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Researchers are inspired by Lego to develop 3D printed self-healing “bone bricks”

Researchers at Oregon Health and Science University (OHSU) used 3D printed miniature Lego-style “bone bricks” that have the potential to heal fractured bone tissue. The researchers’ tiny hollow block is only the size of a small flea, and can be used as a scaffold, allowing both hard and soft tissues to grow on it. In addition, the stackable nature of the modules allows them to be interlocked like building blocks, providing scalability and thousands of potential geometric configurations. Ultimately, the Oregon team aims to expand the scale of the technology and use organs made in the microcage production laboratory for human transplantation.

“The scaffold we are applying for a patent is easy to use; Dr. Luiz Bertassoni, associate professor of biomedical engineering at OHSU School of Medicine, said: “It can be stacked like Lego and placed in thousands of different configurations to suit almost any situation. Complexity and size.

3D printed biomaterial scaffold

In recent years, the biological structure of printed scaffolds has become a research hotspot, especially for applications in tissue engineering or regenerative medicine. In addition, advances in 3D printing technology have enabled patient-specific implantable structures to be designed in a more extensible manner. In some cases, they can even be produced on-site in hospitals. As a result, specialized equipment is no longer required to assemble these complex tissues, thereby reducing the lead time associated with implant production.

Nevertheless, the development of an ideal scaffolding system has proven to be elusive, which is still one of the reasons why the technology has not been more widely adopted in the hospital environment. The ideal tissue support must not only be compatible with the defect-specific architecture, but also allow for the controlled loading of cells, growth factors, and hydrogels. In addition, according to the Colorado team, temporary control of the tissue is essential for the ingrowth of the tissue within the graft material.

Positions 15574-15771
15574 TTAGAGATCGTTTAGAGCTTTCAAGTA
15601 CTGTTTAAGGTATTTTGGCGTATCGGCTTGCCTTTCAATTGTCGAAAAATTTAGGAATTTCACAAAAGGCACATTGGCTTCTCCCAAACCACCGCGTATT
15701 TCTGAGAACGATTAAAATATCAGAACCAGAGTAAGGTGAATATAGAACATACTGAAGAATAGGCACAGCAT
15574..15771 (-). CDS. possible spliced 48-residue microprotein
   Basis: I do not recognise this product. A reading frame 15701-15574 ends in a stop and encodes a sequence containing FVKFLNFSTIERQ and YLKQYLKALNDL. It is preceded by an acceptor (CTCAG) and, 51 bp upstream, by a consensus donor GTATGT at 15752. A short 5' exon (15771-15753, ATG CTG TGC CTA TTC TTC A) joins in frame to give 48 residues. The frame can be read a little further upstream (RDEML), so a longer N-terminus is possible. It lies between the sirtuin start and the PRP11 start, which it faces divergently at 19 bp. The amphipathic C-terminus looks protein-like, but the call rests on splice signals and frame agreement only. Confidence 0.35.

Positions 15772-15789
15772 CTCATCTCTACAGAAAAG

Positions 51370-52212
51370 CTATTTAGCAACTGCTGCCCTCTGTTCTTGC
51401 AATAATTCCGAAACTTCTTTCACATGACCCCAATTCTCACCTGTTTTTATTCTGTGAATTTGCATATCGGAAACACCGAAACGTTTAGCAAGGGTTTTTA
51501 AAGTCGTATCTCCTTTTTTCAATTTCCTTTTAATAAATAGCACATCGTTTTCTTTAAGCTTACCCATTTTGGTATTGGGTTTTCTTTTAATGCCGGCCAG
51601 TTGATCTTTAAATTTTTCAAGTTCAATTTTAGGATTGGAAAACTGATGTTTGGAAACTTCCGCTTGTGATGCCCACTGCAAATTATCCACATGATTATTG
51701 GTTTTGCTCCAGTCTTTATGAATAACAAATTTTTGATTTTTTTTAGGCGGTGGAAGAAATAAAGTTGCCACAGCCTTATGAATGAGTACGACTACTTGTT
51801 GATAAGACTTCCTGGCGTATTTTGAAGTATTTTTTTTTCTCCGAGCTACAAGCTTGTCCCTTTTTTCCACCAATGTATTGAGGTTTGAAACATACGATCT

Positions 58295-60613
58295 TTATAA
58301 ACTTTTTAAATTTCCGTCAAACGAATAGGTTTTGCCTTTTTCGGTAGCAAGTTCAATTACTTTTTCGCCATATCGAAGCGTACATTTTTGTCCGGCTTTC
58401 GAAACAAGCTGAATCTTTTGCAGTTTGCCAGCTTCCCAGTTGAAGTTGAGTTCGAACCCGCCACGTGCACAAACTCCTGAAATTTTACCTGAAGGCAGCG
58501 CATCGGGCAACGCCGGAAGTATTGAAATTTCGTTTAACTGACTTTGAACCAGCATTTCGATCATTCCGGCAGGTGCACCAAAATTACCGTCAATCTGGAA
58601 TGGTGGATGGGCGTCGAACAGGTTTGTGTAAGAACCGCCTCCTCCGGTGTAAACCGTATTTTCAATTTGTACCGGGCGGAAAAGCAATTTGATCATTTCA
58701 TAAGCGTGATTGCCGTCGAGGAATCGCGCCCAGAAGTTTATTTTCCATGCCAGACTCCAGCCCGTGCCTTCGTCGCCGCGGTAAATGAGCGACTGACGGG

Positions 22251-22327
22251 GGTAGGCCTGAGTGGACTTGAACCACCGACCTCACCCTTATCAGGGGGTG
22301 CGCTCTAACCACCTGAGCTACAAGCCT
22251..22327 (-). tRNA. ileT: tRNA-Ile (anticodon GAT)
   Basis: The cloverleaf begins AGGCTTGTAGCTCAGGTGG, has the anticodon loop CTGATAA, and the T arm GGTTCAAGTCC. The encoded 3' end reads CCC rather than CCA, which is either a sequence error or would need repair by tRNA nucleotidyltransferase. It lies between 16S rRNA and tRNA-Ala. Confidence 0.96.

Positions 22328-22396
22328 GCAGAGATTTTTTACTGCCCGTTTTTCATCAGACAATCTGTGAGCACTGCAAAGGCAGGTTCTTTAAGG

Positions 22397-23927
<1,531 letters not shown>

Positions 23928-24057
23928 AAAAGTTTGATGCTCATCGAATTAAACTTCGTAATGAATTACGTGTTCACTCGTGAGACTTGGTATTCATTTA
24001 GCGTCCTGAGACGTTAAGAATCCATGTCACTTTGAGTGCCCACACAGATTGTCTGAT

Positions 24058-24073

3D printed bone bricks by the Oregon team

Conventionally, plastic surgeons repair complex fractures by implanting metal rods or metal plates into the patient’s body to stabilize the bones. Only in the later stages of the process, biocompatible scaffold materials containing powders or pastes are used to promote healing. On the other hand, the Oregon team has developed a novel scaffolding system that can accurately place hollow blocks containing a small amount of growth factor gel in the most needed position.

The co-author of the study, Dr. Ramesh Subbiah, a postdoctoral fellow in the Bertassoni OHSU laboratory, explained: “The 3D printed microcage technology improves healing by stimulating the growth of the right cell types at the right place and at the right time. Different growth factors can be placed in Within each block, we can repair tissues more accurately and faster.”